The number of people in Wisconsin who are being or have been tested for COVID-19, the illness caused by the novel coronavirus now spreading worldwide, had risen to 44 as of Friday. To date only one person in the state has tested positive, according to the Wisconsin Department of Health Services (DHS).
“We want to assure Wisconsin residents that the risk of getting COVID-19 still remains low,” said Andrea Palm, secretary-designee at the state Department of Health Services, at a department media teleconference Friday afternoon.
Data posted by DHS Friday showed 31 tests have been negative while results for another 12 are pending.
Saturday, U.S. Health and Human Services Secretary Alex Azar and Food and Drug Administration Commissioner told reporters that the Centers for Disease Control and Prevention (CDC) and public health laboratories combined had tested 5,861 people for the illness so far, while an unknown additional number may have been tested by other labs. The governors of New York and Utah declared states of emergency.
On Friday President Donald Trump signed legislation authorizing $8.3 billion in funding to combat the coronavirus, with money going to the CDC as well as to the states.
Palm said the first distribution of those funds, $600 million, would include about $10 million for Wisconsin. The funds would be used to ensure adequate state and local staffing to conduct lab testing and to trace contacts of people who test positive for the disease so as to curb its spread, among other purposes.
Testing is being conducted at two locations, using samples submitted by local doctors from around the state: the Wisconsin State Laboratory of Hygiene, at the University of Wisconsin-Madison, and the Milwaukee Health Department.
“We expect that in the coming weeks to months, many other labs in Wisconsin will be able to test,” said Dr. Allen Bateman, assistant director of the state lab’s communicable disease division. The state lab will work with other laboratories to help them start testing, Bateman said.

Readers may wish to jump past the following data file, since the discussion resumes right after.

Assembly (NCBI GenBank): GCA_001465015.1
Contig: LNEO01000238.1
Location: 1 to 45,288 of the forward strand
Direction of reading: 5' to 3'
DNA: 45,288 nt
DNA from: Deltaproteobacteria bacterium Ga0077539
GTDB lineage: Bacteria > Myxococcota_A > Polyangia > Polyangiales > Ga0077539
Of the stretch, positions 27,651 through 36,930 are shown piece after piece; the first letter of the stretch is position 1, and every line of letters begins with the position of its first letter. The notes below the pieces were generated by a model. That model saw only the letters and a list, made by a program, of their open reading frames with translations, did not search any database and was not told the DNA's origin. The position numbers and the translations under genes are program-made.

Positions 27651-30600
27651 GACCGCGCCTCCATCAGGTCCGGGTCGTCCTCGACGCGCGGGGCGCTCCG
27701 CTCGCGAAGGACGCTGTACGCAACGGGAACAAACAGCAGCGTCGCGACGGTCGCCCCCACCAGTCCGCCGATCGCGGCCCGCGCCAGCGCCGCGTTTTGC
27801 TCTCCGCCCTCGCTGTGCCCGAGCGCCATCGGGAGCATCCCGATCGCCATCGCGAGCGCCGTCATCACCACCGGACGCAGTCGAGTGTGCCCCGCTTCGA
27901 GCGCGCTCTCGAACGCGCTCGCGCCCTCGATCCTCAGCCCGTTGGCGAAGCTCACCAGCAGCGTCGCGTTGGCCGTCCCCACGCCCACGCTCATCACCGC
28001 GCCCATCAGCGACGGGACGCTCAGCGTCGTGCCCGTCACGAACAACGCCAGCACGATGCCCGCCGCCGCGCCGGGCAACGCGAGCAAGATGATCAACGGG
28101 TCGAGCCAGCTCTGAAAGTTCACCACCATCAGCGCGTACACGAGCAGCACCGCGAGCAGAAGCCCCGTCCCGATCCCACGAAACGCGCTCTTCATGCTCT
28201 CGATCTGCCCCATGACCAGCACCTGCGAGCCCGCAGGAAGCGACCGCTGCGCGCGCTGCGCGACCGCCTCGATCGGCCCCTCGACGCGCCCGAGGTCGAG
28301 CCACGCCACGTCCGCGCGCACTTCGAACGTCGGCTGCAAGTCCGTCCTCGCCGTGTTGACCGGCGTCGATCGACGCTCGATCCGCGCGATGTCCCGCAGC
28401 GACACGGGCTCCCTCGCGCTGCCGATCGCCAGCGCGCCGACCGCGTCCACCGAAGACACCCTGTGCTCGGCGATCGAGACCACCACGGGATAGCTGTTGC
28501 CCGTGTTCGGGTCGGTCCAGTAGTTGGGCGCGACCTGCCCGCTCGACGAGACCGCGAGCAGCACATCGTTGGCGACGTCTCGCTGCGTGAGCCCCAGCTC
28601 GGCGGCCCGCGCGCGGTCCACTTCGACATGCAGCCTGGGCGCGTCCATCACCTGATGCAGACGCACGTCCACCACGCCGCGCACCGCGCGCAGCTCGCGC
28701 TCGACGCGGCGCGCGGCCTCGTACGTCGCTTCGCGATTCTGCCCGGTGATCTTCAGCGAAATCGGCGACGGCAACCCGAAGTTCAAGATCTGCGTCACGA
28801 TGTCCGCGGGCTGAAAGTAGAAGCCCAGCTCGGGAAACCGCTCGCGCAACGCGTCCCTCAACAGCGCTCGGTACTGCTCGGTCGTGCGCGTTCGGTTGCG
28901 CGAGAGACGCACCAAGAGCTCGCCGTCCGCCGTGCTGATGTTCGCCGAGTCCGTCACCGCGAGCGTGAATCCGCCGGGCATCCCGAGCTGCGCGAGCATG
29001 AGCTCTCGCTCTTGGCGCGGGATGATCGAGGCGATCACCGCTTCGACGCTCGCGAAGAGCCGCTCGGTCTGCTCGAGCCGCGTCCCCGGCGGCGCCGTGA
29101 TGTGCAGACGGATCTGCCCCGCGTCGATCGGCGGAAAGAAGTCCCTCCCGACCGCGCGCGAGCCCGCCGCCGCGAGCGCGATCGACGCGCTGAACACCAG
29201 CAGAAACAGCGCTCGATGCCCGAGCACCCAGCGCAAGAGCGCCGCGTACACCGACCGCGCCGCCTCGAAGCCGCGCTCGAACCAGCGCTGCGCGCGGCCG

Also on Friday, the state Office of Commissioner of Insurance (OCI) issued a bulletin to health plans asking them to waive patient copayments for COVID-19 testing and to review how ready they and their provider networks were to respond to new cases of the disease.
“Costs should not be a barrier to people receiving necessary treatment,” Gov. Tony Evers said in a statement. “We will continue to monitor the situation and take the necessary steps to address this evolving public health challenge.”
Bateman said the state lab has the capacity to test up to about 100 samples a day, and so far the workload is within its capacity. DHS, working with the two current lab sites, must authorize the tests based on criteria including severe symptoms of a respiratory illness in the patient as well as known exposure to a person who has been confirmed with the illness or travel to an area known to harbor the illness, said Traci DeSalvo, chief of DHS communicable disease epidemiology section.
People who are tested are placed in quarantine for 14 days, even if their test turns up negative, against the chance that they might develop the illness later in the isolation period.
There is no treatment yet for the illness beyond the conventional over-the-counter remedies for cold or flu, DeSalvo said, and prevention continues to focus on hygiene, which is also standard prevention for conventional colds and flu.
“There’s a lot of seasonal respiratory viruses going around, including influenza,” DeSalvo said, “and one of the things we recommend is that people stay home when they’re sick in addition to really good, thorough handwashing and covering those coughs and sneezes.”
DHS is also encouraging employers to address workplace absence policies in ways that do not discourage employees from staying home if they are ill, said Palm.
“We want to make sure that we are doing things that facilitate the kinds of activities that prevent the spread of this disease,” she said. “And that includes the way businesses and employers deploy a sick policy. And so we are really encouraging businesses and employers to look at their policies to think about it in the context of helping reduce community spread, if that becomes an issue here in the state of Wisconsin.”
Personnel in DHS and in the state Department of Public Instruction (DPI) have been in daily contact to discuss how schools should plan in the event of a virus outbreak, and have been encouraging local schools to prepare for that possibility, Palm said.
In the event of a diagnosis at a school, the response would depend on the number of people with whom a person had been in close contact — defined as 6 feet or closer for “a prolonged time” — as well as where in the school the individual had been, said DeSalvo. Local public health departments would have the authority to close a school if deemed necessary, but that would not be automatically required.
People have little reason to worry about products from China or other countries where the virus is widespread, she added, because the virus doesn’t appear to linger on surfaces.
“The main driver of this outbreak is human-human transmission,” DeSalvo said. “So really what we’re looking at is how we prevent people from spreading to others.”
DHS has a general information site on COVID-19 that includes links for providers, advice for school districts, employers, and individuals, and other information.